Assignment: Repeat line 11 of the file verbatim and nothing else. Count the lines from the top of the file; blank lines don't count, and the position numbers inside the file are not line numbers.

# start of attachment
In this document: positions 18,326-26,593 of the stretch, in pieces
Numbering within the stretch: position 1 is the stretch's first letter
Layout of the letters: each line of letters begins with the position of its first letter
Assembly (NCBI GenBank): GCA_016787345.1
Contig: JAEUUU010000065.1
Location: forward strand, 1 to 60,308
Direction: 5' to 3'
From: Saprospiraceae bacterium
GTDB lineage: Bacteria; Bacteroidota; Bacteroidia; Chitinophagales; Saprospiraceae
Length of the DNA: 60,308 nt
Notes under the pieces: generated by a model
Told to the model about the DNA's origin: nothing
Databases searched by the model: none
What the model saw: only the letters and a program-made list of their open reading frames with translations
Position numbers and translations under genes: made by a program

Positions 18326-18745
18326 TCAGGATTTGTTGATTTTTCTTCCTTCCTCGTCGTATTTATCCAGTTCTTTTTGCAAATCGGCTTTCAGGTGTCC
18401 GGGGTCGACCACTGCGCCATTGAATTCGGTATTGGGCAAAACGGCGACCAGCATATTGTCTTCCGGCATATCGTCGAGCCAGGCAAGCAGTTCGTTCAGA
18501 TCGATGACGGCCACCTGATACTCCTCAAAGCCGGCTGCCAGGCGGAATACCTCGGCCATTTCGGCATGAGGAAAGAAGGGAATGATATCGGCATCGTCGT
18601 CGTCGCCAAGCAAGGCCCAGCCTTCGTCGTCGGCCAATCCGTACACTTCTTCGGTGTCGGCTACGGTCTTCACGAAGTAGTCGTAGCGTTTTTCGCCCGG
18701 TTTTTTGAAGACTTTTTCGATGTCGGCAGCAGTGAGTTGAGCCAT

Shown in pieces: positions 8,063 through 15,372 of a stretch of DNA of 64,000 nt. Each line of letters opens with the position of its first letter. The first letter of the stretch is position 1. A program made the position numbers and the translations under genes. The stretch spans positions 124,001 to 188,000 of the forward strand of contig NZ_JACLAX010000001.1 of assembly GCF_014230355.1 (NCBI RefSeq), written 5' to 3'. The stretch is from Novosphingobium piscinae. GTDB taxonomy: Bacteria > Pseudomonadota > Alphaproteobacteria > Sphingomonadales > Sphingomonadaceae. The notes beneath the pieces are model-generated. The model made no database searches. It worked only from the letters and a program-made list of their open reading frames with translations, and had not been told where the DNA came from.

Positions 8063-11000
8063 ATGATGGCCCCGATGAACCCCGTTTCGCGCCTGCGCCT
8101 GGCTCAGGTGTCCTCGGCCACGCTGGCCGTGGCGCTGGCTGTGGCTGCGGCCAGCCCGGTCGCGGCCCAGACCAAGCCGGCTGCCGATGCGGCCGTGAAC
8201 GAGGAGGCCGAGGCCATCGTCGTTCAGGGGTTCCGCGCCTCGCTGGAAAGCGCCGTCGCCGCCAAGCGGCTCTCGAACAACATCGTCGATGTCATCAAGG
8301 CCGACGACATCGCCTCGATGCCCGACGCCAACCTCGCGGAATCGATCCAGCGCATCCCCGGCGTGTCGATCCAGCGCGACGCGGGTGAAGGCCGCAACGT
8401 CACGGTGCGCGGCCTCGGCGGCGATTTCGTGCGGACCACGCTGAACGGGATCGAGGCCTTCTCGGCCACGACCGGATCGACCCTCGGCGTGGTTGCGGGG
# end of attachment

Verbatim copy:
Notes under the pieces: generated by a model